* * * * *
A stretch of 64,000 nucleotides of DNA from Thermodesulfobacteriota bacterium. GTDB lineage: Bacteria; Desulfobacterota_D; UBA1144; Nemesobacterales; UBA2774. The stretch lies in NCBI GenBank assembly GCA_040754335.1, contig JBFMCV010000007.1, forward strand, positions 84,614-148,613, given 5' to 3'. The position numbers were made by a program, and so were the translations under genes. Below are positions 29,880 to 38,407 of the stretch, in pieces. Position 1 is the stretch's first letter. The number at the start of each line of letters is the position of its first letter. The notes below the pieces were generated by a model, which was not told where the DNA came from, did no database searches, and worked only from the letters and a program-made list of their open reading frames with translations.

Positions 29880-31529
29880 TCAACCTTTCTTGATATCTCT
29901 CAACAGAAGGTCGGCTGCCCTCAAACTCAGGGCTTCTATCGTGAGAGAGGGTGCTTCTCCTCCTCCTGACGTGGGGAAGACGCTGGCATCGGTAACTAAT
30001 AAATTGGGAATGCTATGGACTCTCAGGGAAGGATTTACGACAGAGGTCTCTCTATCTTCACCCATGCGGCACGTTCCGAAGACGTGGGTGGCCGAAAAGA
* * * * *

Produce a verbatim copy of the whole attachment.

A stretch of 64,000 nucleotides of DNA from Thermodesulfobacteriota bacterium. GTDB lineage: Bacteria; Desulfobacterota_D; UBA1144; Nemesobacterales; UBA2774. The stretch lies in NCBI GenBank assembly GCA_040754335.1, contig JBFMCV010000007.1, forward strand, positions 84,614-148,613, given 5' to 3'. The position numbers were made by a program, and so were the translations under genes. Below are positions 29,880 to 38,407 of the stretch, in pieces. Position 1 is the stretch's first letter. The number at the start of each line of letters is the position of its first letter. The notes below the pieces were generated by a model, which was not told where the DNA came from, did no database searches, and worked only from the letters and a program-made list of their open reading frames with translations.

Positions 29880-31529
29880 TCAACCTTTCTTGATATCTCT
29901 CAACAGAAGGTCGGCTGCCCTCAAACTCAGGGCTTCTATCGTGAGAGAGGGTGCTTCTCCTCCTCCTGACGTGGGGAAGACGCTGGCATCGGTAACTAAT
30001 AAATTGGGAATGCTATGGACTCTCAGGGAAGGATTTACGACAGAGGTCTCTCTATCTTCACCCATGCGGCACGTTCCGAAGACGTGGGTGGCCGAAAAGA